2. Open up the block to see how the points line up. If you aren’t happy with it, unpick the stitches and try again.

3. If you like what you see, place the fabrics right sides together again, pin the other intersections (I like using a pin on either side of the matched-up seams), and sew the entire seam. Be sure to sew right over those initial trial stitches from step 1.

4. Open your block up and press.

Pretty nice, right? I have another example of this shortcut here.

To make your own Odori quilt, head to the Fat Quarter Shop’s Jolly Jabber blog for the free pattern and video tutorial. : )

Linking up to Let’s Bee Social and Needle and Thread Thursday ...

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Sunday, February 18, 2018

A First Go with Noodlehead's Market Bag

Friends, I had the best of intentions of posting a new tutorial for my Still Pretty Simple Jelly Roll Quilt this past week. It was going to be a Valentine’s gift for those of you who come back to From Bolt to Beauty post after post. (Bless your sweet, quilt-loving hearts!) Then non-quilting life got in the way and my sewing priorities changed. Boo!

In the meantime, I’m going to catch you up on some yet-to-be-blogged about 2017 finishes—like this, the Market Bag I made for my sister ...

This is the first project I’ve made from Handmade Style, by Anna Graham of Noodlehead. In general I tend to approach patterns with a wary heart. In a time when anyone with a word-processing program and basic graphic design knowledge can churn out patterns, I’ve been burned by inaccurate material lists or less-than-stellar directions. But Anna I trust 100%, and this pattern only bolstered her reputation with me.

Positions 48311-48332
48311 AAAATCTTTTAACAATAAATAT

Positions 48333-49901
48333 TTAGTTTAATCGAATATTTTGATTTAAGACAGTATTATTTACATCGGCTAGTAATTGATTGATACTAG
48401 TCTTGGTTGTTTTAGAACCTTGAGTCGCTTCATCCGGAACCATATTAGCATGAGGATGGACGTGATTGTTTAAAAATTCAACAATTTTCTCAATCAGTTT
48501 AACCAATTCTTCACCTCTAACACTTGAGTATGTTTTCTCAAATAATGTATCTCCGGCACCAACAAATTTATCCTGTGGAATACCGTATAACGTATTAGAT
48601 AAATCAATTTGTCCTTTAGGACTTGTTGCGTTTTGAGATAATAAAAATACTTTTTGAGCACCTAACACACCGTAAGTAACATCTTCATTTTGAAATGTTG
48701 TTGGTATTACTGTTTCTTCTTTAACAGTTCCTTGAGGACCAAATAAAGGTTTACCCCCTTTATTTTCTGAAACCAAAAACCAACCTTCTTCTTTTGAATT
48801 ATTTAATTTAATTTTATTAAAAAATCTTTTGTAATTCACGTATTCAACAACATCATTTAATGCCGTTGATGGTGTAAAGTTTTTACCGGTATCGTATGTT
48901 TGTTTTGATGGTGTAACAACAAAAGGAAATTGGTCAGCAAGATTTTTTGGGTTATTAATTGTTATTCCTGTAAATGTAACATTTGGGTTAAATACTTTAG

This bag is my style—roomy without cluttering things up with a lot of pockets. (I can sew pockets just fine, but I’m not good at using them.) I used up bits left over from this quilt, which makes me especially happy. Those birds and flora look so good together.

I really enjoyed constructing this bag and foresee making another one (number 2 will be for me!), but I have a few notes for my future self before she starts sewing:
  • I may have lost some width and/or height on the exterior of this bag after quilting—I don’t know for sure because it didn’t occur to me to measure. Next time, future self, consider quilting slightly larger front and back panels first and then cutting the exterior down to size. You’ll waste some ByAnnie’s stabilizer in the process, but it will be OK. Promise.
  • The lining on this first bag ended up rather bulky, and I wasn’t pleased with how it fit into the exterior. I suspected that would be the case as I progressed with the project, but I was under the gun time-wise and just ran with it. I highly suggest that my future self take her time and get the fit she wants. This may include cutting down the lining considerably (Elisabew recommends lopping off a full 1.75 inches!) and/or not interfacing the lining. 
You might think that those kinks would dissuade me from embarking on this pattern again, but they don’t. (And my sister seemed really pleased with the bag.) I enjoy figuring out bag patterns and then making them a little better on the second go-round. The question, as always, is when I can find the time to make one again. Hopefully, it will happen before this experience fades too far into my memory!

Linking up to Let’s Bee Social, Needle and Thread Thursday, and Finish It Up Friday ...